Mr Milburn is seen as a leading Blairite
In recent times, ex-health secretary Alan Milburn has rarely been mentioned without the label of Blair "outrider" - accused of doing the hard, or dirty, work for his boss Tony Blair.
Along with fellow former Cabinet colleague Stephen Byers, the pair's names regularly appear in defence of the prime minister, while at the same time linked with criticism of Chancellor Gordon Brown.
Although he has yet to signal an interest in succeeding Mr Blair, there have been growing suggestions that he will stand.
Sacked ex-home secretary Charles Clarke, who accused Chancellor Gordon Brown of being "deluded", has suggested Mr Milburn is "leadership material".
And Mr Milburn has begun a series of prominent speeches outlining his views on where Labour should go over the next decade, and calling for people to be given chances "at every stage" of life to end a "power gap in society".
His speeches suggest he wants Labour to be more, rather than less, New Labour. An example is his argument for tax breaks would allow more voters to own property and shares.
Family balancing act
Mr Milburn's decision to leave the Cabinet in 2003, saying he wanted to spend more time with his family, was a big political surprise.
He was one of the prime minister's most energetic ministers, and was regarded in Westminster as highly ambitious.
Born 1958 in Birmingham
Educated at John Morley School, Newcastle and Stokesley Comprehensive
Graduated in history from Lancaster university
Co-ordinator at Trade Union Studies Information Centre
Business development officer, North Tyneside Council 1990-92
MP for Darlington 1992
Opposition treasury spokesman
Chief Secretary to the Treasury 1998
Secretary of State for Health 1999
There had been speculation that he wanted to leave the health department and move to a new role within the Cabinet.
But he quit the government saying he was finding it difficult to balance his political work with raising a young family - he has two sons - in the north east, and he had spent 12 months discussing the situation with his partner, Ruth.
However, he has never strayed far from frontline politics, or indeed, controversy.
He came back to handle Labour's 2005 general election campaign - which led to tensions with Chancellor Gordon Brown who traditionally looked after such things. Indeed once the campaign started it was Mr Brown at whose side Mr Blair appeared on a daily basis.
But tensions and suspicions remained about the Brown camp and earlier this year, Mr Milburn and Mr Byers publicly criticised elements of Chancellor Gordon Brown's Budget.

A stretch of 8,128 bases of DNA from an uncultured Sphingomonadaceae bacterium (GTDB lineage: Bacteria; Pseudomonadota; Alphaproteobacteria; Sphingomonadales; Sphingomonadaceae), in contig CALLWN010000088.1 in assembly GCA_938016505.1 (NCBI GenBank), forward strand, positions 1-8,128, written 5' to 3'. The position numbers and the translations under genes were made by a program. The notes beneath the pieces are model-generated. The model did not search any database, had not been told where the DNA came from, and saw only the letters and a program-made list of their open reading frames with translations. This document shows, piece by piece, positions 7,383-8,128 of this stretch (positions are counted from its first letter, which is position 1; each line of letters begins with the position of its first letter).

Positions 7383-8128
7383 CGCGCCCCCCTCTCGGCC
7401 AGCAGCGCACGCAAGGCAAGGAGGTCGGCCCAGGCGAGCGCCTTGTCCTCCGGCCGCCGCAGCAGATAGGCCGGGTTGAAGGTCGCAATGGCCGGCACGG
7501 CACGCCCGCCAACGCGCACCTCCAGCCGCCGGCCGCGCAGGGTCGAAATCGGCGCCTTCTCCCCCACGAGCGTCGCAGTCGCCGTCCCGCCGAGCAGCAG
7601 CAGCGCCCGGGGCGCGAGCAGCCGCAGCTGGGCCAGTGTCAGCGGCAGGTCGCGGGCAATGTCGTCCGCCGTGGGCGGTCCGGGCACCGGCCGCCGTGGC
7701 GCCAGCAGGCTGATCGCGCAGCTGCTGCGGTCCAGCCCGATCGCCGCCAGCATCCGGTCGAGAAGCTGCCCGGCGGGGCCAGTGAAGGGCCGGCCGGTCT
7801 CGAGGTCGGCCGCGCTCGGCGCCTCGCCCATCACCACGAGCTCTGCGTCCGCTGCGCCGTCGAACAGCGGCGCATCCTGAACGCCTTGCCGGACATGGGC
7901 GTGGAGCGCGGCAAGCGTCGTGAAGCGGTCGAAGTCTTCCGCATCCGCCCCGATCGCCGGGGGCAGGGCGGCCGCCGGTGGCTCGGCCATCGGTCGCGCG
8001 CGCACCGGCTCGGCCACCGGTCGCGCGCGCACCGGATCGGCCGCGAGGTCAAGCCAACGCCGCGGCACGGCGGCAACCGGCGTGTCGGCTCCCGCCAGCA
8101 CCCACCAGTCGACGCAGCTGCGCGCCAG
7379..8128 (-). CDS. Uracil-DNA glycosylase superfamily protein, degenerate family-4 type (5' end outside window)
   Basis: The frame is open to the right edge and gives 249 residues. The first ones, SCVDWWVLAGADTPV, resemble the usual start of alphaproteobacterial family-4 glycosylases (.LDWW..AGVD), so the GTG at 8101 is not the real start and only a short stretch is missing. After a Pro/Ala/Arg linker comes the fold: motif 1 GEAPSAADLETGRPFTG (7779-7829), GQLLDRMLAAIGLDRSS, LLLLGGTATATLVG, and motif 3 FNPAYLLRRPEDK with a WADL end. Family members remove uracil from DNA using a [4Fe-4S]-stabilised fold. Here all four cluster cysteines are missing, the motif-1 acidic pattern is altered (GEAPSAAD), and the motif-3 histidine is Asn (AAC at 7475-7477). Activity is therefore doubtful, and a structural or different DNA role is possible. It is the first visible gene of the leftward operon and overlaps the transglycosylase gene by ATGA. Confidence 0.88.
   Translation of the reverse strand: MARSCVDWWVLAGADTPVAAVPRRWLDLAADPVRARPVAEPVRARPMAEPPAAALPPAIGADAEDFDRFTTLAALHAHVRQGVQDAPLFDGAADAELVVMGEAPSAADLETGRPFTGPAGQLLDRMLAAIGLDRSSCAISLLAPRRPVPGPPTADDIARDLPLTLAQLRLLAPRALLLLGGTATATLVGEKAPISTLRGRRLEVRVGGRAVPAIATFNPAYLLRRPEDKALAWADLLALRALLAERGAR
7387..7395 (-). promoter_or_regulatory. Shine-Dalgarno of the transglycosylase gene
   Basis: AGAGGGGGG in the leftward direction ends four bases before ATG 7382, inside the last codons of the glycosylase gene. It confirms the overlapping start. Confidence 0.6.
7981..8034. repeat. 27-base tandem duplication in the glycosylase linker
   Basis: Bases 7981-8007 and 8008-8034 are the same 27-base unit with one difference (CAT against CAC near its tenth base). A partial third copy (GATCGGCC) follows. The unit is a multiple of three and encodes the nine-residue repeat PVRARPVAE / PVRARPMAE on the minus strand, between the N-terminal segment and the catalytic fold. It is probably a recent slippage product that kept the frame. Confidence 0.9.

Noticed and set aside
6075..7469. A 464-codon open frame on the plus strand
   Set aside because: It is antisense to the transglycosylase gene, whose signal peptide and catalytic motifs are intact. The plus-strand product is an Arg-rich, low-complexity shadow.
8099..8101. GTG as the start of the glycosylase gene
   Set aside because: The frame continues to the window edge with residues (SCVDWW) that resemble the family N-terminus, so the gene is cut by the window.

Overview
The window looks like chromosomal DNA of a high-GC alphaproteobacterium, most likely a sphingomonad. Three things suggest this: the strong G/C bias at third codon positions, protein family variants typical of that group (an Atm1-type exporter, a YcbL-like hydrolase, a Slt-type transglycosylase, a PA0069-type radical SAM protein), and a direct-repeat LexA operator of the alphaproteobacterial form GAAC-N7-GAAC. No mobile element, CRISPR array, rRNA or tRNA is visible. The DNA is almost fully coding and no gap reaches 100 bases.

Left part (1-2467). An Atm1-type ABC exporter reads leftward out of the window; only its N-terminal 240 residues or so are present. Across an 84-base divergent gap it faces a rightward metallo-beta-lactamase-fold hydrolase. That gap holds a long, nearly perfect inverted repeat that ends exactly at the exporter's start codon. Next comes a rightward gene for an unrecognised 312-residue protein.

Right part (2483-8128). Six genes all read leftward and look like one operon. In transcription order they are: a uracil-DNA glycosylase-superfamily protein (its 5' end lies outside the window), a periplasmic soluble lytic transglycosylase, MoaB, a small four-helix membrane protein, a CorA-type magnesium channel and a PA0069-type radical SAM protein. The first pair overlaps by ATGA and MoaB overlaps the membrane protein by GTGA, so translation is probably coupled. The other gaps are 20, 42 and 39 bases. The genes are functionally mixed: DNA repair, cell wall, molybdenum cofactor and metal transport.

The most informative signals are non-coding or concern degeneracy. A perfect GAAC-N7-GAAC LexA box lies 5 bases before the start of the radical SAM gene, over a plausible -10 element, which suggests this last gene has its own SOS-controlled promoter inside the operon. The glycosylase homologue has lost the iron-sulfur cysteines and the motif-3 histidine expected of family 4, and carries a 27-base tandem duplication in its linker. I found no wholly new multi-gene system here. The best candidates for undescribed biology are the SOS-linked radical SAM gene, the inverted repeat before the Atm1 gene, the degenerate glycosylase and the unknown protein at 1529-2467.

Mr Milburn was born on 27 January 1958 and educated at John Marlay School, Newcastle, and Stokesley comprehensive in Cleveland, before going to read history at Lancaster University.
Raised by a single mother, he cut his political teeth fighting for shipbuilding and steel jobs on Tyneside and a raft of other campaigns.
Mr Milburn in his days as a young radical
He worked in a Marxist bookshop called Days of Hope for £20 a week and was a CND activist.
He ran the campaign to save Sunderland's shipyards and is a past president of
the Union for Manufacturing, Science and Finance in the north east.
Mr Milburn decided to join the Labour Party in 1983, becoming MP for Darlington in 1992.
He rose swiftly once Labour came to power in 1997, first as a junior health minister and then, briefly chief secretary to the Treasury.
He was promoted to become health secretary following Frank Dobson's resignation in 1999.
He had a bruising battle with Mr Brown over the controversial foundation hospitals plan.
The chancellor opposed the moves and Tony Blair had to intervene in the clash between him and Mr Milburn.
And the health secretary took a lot of flak over the proposals.
There was concern in the Labour rank and file that the foundation hospital proposals will create a two-tier health service.
His return to the back benches after the successful 2005 election campaign appeared to have been cemented when he accepted a £30,000 consultancy with Bridgepoint Capital, an investment firm, a move which drew criticism from some on the left of the party.